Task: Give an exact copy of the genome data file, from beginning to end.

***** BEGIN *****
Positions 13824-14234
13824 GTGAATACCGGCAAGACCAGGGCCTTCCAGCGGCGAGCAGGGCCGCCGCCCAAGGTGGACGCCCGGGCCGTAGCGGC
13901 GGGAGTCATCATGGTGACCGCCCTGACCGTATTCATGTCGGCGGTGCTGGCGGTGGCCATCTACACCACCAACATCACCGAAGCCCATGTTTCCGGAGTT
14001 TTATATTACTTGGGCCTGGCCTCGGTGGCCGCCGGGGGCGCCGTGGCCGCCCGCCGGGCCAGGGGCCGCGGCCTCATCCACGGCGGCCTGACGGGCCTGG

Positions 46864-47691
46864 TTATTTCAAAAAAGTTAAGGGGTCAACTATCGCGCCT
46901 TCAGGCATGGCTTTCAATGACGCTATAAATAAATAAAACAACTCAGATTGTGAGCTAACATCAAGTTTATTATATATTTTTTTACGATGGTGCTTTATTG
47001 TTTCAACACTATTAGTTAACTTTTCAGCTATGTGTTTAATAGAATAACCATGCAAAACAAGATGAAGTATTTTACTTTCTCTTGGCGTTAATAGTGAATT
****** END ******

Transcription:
Positions 13824-14234
13824 GTGAATACCGGCAAGACCAGGGCCTTCCAGCGGCGAGCAGGGCCGCCGCCCAAGGTGGACGCCCGGGCCGTAGCGGC
13901 GGGAGTCATCATGGTGACCGCCCTGACCGTATTCATGTCGGCGGTGCTGGCGGTGGCCATCTACACCACCAACATCACCGAAGCCCATGTTTCCGGAGTT
14001 TTATATTACTTGGGCCTGGCCTCGGTGGCCGCCGGGGGCGCCGTGGCCGCCCGCCGGGCCAGGGGCCGCGGCCTCATCCACGGCGGCCTGACGGGCCTGG

Positions 46864-47691
46864 TTATTTCAAAAAAGTTAAGGGGTCAACTATCGCGCCT
46901 TCAGGCATGGCTTTCAATGACGCTATAAATAAATAAAACAACTCAGATTGTGAGCTAACATCAAGTTTATTATATATTTTTTTACGATGGTGCTTTATTG
47001 TTTCAACACTATTAGTTAACTTTTCAGCTATGTGTTTAATAGAATAACCATGCAAAACAAGATGAAGTATTTTACTTTCTCTTGGCGTTAATAGTGAATT